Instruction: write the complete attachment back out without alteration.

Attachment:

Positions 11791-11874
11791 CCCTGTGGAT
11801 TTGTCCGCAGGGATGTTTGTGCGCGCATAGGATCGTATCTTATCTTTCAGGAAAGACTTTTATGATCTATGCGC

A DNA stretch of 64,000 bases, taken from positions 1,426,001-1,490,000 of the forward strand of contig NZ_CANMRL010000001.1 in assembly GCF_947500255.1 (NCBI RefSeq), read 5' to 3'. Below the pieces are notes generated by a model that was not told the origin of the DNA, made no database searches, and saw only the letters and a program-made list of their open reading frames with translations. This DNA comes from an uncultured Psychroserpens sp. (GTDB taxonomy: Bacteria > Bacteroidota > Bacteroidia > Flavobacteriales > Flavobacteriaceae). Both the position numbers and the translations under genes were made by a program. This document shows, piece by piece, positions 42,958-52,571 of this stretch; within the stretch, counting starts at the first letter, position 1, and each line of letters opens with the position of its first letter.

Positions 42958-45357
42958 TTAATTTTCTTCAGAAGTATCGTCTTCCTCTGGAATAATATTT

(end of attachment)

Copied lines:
Positions 11791-11874
11791 CCCTGTGGAT
11801 TTGTCCGCAGGGATGTTTGTGCGCGCATAGGATCGTATCTTATCTTTCAGGAAAGACTTTTATGATCTATGCGC

A DNA stretch of 64,000 bases, taken from positions 1,426,001-1,490,000 of the forward strand of contig NZ_CANMRL010000001.1 in assembly GCF_947500255.1 (NCBI RefSeq), read 5' to 3'. Below the pieces are notes generated by a model that was not told the origin of the DNA, made no database searches, and saw only the letters and a program-made list of their open reading frames with translations. This DNA comes from an uncultured Psychroserpens sp. (GTDB taxonomy: Bacteria > Bacteroidota > Bacteroidia > Flavobacteriales > Flavobacteriaceae). Both the position numbers and the translations under genes were made by a program. This document shows, piece by piece, positions 42,958-52,571 of this stretch; within the stretch, counting starts at the first letter, position 1, and each line of letters opens with the position of its first letter.

Positions 42958-45357
42958 TTAATTTTCTTCAGAAGTATCGTCTTCCTCTGGAATAATATTT